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Physiotherapy or Acupuncture for Lateral Epicondylitis

The safety and scientific validity of this study is the responsibility of the study sponsor and investigators. Listing a study does not mean it has been evaluated by the U.S. Federal Government. Read our disclaimer for details. Identifier: NCT02321696
Recruitment Status : Completed
First Posted : December 22, 2014
Last Update Posted : December 20, 2017
University of Oslo
Information provided by (Responsible Party):
Kjersti Storheim, Oslo University Hospital

Brief Summary:

Work-related upper extremity disorders are common problems in working populations in western countries. Lateral epicondylitis (LE) or tennis elbow is the most frequent type of soft tissue syndrome of the elbow, with an annual incidence of four to seven cases per 1000 patients in general practice, and as high as 15 % of workers in highly repetitive hand task industries.

LE is a painful condition, leading to loss of function of the affected limb. Therefore it can have a major impact on the patient's work and personal life. If untreated, it persists for an average of six to 24 months and associated with significant sickness absence in 5 % of affected working-aged adults. The cost is therefore high, both in terms of loss of productivity and health care utilization.

Many treatments have been advocated in the management of LE, possibly implying that much is unknown about its etiology and how it best should be treated. Systematic reviews have failed to draw any firm conclusions as to what treatment is most effective in managing this condition.

Over the past 10 years acupuncture has gained wider acceptance for treating pain, by both clinicians and consumers of health, and there is some evidence suggesting that acupuncture treatment is effective in of acute symptoms in LE. A recent study supports that also elbow manipulation have a short-term relief of acute symptoms in LE, especially when combined with eccentric exercise. Our study will therefore explore the clinical effectiveness of physiotherapy versus acupuncture treatment of LE, compared with watchful waiting.

Condition or disease Intervention/treatment Phase
Lateral Epicondylitis Device: Acupuncture Other: Physiotherapy and eccentric exercise Other: Watchful waiting and eccentric exercise Other: eccentric exercise Not Applicable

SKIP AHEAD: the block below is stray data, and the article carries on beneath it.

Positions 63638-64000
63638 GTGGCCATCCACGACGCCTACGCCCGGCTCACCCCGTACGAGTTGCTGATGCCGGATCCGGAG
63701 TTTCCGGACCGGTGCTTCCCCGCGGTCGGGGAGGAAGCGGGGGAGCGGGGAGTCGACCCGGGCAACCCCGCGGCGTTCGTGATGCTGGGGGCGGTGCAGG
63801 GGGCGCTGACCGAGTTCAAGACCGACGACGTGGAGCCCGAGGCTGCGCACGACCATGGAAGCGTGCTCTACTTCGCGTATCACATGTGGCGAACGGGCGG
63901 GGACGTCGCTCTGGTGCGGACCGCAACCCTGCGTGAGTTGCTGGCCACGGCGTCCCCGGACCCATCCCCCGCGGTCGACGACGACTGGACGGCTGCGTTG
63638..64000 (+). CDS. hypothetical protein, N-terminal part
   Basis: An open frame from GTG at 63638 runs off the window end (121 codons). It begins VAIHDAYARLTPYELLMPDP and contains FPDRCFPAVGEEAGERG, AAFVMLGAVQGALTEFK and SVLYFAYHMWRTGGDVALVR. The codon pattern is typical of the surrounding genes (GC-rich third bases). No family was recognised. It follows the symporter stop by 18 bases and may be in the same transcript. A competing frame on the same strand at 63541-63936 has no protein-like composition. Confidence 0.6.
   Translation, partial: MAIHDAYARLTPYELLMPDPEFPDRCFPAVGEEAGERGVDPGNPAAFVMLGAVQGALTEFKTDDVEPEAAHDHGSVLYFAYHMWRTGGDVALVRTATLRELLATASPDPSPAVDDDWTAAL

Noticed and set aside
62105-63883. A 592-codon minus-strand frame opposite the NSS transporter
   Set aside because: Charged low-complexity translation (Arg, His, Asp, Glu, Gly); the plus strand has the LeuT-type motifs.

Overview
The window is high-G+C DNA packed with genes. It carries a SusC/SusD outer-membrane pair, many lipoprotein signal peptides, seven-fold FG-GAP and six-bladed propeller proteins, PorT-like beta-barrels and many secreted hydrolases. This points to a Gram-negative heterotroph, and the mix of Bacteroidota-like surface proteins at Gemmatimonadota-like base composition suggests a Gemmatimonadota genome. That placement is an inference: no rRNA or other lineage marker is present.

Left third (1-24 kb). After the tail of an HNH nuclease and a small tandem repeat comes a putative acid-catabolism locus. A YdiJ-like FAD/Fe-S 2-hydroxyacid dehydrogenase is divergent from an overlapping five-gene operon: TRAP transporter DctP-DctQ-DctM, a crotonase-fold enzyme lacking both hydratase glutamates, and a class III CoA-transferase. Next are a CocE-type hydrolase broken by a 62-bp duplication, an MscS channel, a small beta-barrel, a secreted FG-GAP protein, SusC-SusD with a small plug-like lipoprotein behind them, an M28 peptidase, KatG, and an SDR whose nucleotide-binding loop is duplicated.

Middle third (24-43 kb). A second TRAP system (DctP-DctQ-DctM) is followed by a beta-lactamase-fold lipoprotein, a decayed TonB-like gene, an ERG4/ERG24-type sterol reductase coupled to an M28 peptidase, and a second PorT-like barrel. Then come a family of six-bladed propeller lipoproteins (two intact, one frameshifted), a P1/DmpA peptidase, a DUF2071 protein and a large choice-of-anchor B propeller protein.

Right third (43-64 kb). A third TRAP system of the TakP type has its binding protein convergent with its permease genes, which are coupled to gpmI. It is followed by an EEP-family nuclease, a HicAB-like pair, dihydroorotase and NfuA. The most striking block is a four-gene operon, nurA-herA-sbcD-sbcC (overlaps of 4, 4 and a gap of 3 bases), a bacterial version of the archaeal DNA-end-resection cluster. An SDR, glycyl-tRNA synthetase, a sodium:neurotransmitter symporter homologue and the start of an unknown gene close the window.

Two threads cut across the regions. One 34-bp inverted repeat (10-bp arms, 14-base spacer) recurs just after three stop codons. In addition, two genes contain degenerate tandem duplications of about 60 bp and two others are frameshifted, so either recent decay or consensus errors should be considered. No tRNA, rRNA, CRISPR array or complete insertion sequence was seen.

Detailed Description:
The study design is three armed and randomized, single blinded. The study aims, in a pilot stydy, to test if physiotherapy or acupuncture treatment of lateral epicondylitis, compared with watchful waiting, is useful means in pain relief for patients with lateral epicondylitis.

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Study Type : Interventional  (Clinical Trial)
Actual Enrollment : 36 participants
Allocation: Randomized
Intervention Model: Factorial Assignment
Masking: Single (Outcomes Assessor)
Primary Purpose: Treatment
Official Title: Clinical Comparative Effect of Physiotherapy or Acupuncture Treatment of Lateral Epicondylitis; a Randomized Controlled Pilot Trial
Actual Study Start Date : February 2015
Actual Primary Completion Date : August 2017
Actual Study Completion Date : August 2017

Resource links provided by the National Library of Medicine

Arm Intervention/treatment
Experimental: Acupuncture and eccentric exercise
Treatment will be performed according to traditional Chinese methods (STRICTA: Standards for reporting interventions in controlled trials of acupunc-ture). Therapists will select points frequently recommended for the treatment of LE. As local point, LI11 and LI10 over the muscular origin of the lateral extensor group of the forearm will be used, and LU5 in the cubical region. LI4 and TE5 will be regional points for pain therapy in the upper limb, GB34 will be used as a distal point for treatment of tendinosis in general, and ST36 for treatment of pain. Needles will be inserted down to the musculature and obtaining De Qi sensation and will remain in situ for 20 min. All patients will receive four treatment sessions; this may be extended to eight depending on patient's pain report and the therapists' clinical evaluation. Maximum treatment period is 4 weeks. Patients will also be instructed in eccentric strength exercises for daily home training from enrolment and 12 weeks forward.